Sutureless anastomoses using magnetic rings in canine liver transplantation model

Published:August 05, 2013DOI:



      In the first posttransplant month, the most frequent complications are due to technical problems related to complex vascular and bile duct reconstructions during the operation. Moreover, despite great improvements in suturing technique and materials, severe organ ischemia-reperfusion caused by time-consuming hand suturing is still an important factor in graft survival. During the operation, severe hypotension, hypoxic acidosis, hyperkalemia, and renal dysfunction may occur during the anhepatic phase due to the prolonged venous clamping time required for hand suturing. Therefore, hand suturing is a handicap in the development of further advancements in liver transplantation. In this study, we aimed to test a new “mechanical installation method” for rapid vascular reconstruction.


      The magnetic pinning-ring device was developed consisting of paired magnetic rings coated with titanium oxide and embedded in a polypropylene shell. The rings were equipped with alternately spaced holes and titanium pins. Forty adult mongrel dogs were randomly divided into groups: A (n = 16), all vascular and bile duct reconstruction by magnetic ring without venous bypass; B (n = 16), all vascular and bile duct reconstruction by hand suturing with venous bypass; C (n = 8), sham transplantation group, transection of all vessels and common bile duct followed by anastomosis with the magnetic rings without liver transplantation. From groups A and B, dogs were randomly selected as donors (n = 8) or recipients (n = 8) of liver transplantations. We recorded operation time, vascular and bile duct anastomosis time, anhepatic time, administration of supplemental fluids during operation, and survival; blood samples were collected for the detection of liver damage (alanine aminotransferase [ALT] and aspartate aminotransferase [AST]) and tumor necrosis factor α level. Patency was confirmed using ultrasound scans at various time points as late as 24 wk after surgery. Angiography was used to evaluate the anastomoses formed with magnetic rings. In group C, gross observation, histologic staining, and scanning electron microscopy were used to evaluate the vessels and bile ducts 12 wk postoperatively.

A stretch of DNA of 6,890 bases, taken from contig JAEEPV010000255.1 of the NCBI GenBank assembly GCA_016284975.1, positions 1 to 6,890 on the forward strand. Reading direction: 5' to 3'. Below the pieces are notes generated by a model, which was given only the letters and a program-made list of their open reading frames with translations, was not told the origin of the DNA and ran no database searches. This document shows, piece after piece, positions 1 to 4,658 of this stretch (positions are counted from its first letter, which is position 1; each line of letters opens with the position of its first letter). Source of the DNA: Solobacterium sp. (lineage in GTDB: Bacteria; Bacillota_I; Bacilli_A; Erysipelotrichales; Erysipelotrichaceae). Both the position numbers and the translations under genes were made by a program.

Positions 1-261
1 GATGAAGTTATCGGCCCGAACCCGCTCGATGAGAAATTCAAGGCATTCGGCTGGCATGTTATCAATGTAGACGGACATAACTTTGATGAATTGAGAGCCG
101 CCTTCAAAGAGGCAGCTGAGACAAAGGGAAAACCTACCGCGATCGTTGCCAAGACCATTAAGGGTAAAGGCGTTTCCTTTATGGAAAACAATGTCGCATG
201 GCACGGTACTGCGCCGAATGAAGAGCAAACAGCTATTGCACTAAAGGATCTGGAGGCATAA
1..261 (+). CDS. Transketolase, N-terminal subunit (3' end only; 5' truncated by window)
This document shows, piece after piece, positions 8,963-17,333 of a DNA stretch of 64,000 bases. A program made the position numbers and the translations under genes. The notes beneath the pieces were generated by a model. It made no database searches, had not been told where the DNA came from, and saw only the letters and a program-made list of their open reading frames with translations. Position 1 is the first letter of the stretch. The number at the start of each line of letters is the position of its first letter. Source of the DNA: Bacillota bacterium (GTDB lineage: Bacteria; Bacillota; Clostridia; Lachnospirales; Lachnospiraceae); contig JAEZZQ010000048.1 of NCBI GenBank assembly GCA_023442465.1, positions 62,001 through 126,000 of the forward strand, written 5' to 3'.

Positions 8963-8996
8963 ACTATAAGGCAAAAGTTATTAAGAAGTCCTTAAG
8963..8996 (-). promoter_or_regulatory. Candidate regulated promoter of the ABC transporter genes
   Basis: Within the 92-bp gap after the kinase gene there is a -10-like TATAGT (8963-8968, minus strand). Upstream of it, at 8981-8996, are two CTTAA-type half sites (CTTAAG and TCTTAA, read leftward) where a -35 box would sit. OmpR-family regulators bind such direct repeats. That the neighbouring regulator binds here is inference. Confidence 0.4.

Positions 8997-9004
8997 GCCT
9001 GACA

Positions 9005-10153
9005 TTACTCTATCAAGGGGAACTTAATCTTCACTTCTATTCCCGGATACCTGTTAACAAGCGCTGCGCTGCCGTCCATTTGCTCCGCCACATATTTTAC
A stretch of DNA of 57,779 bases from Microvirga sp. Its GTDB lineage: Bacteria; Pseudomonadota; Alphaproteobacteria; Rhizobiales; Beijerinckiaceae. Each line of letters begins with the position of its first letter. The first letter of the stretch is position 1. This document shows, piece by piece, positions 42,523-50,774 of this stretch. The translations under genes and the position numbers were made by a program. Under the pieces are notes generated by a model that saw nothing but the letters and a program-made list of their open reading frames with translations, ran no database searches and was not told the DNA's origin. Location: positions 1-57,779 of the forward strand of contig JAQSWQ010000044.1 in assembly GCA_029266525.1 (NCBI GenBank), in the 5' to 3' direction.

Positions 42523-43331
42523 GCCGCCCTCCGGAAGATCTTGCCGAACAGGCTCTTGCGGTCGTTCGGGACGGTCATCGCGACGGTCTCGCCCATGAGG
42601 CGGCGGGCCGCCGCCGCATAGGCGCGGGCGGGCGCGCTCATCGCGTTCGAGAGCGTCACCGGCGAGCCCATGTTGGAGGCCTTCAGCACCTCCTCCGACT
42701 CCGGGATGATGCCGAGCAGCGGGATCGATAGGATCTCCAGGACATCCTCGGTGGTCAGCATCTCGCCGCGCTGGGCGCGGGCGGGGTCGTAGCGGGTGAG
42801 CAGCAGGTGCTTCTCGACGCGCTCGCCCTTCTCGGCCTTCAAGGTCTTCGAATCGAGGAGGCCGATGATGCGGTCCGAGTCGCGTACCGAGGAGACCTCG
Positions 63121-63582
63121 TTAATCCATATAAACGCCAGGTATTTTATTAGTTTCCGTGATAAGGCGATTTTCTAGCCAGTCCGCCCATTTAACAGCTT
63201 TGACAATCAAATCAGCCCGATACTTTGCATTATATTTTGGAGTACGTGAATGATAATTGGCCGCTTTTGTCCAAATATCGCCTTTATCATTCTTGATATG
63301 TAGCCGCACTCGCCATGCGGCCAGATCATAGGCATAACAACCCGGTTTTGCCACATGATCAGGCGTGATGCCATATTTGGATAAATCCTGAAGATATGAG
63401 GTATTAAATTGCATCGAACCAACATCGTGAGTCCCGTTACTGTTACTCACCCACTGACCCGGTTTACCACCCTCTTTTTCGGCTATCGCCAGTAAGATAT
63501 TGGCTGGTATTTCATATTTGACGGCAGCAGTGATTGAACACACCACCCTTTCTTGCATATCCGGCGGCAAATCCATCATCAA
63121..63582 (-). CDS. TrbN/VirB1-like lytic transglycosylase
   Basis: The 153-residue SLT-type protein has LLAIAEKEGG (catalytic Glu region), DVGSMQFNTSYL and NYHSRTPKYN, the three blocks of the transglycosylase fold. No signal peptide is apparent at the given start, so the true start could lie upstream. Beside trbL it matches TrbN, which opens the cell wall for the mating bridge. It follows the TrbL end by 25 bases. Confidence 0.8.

In group A, the total operation time, inferior vena cava, and portal vein anastomosis times were significantly shortened, and the anhepatic phase was reduced to about one-fifth that of group B, which was a significant difference between the two groups (P < 0.01). The mean total operative time was 2.54 ± 0.45 h. In order to maintain adequate blood pressure, the mean fluid volume infused was 800.56 ± 60.56 mL in the recipients of group A, which was lower than that in group B (2241.67 ± 390.78 mL, P < 0.01). Use of a pressor agent in group A was unnecessary. After operation, five of eight animals in group A survived more than 7 d after operation. The main cause of death was acute rejection. Only three of eight animals in group B survived more than 1 wk after operation due to chronic anastomotic bleeding, kidney failure, heart failure, and gastrointestinal bleeding. There was a statistically significant difference (P < 0.01) between the short-term survival rate in the two groups (75.0% versus 37.5%). The ALT (1544.46 ± 286.27) U/L and AST (1710.74 ± 252.27) U/L levels after operation in the animals with hand suturing were significantly higher than those in the sutureless group (ALT = 1116.41 ± 210.55 U/L; AST = 1176.95 ± 248.25) U/L after reperfusion (P < 0.01). The serum tumor necrosis factor α levels (45.56 ± 10.78) ng/L in group B were significantly higher than those of group A (26.64 ± 10.84) ng/L after reperfusion (P < 0.01). Re-endothelialization was confirmed in all vessels in group C, with neither formation of aneurysms nor thickening of the vascular wall noted after 12 wk. The bile duct anastomoses also healed well.


      The magnetic pinning-ring device offers a simple, fast, reliable, and efficacious technique for nonsuturing vascular and bile duct anastomoses. Use of this device shortens operation time, maintains a high patency rate, and improves the healing of tissue. Application of the magnetic ring anastomosis technique can effectively reduce the complications caused by hand suturing, and can reduce the extent of ischemia-reperfusion injury, leading to smoother operations and improved prognosis.


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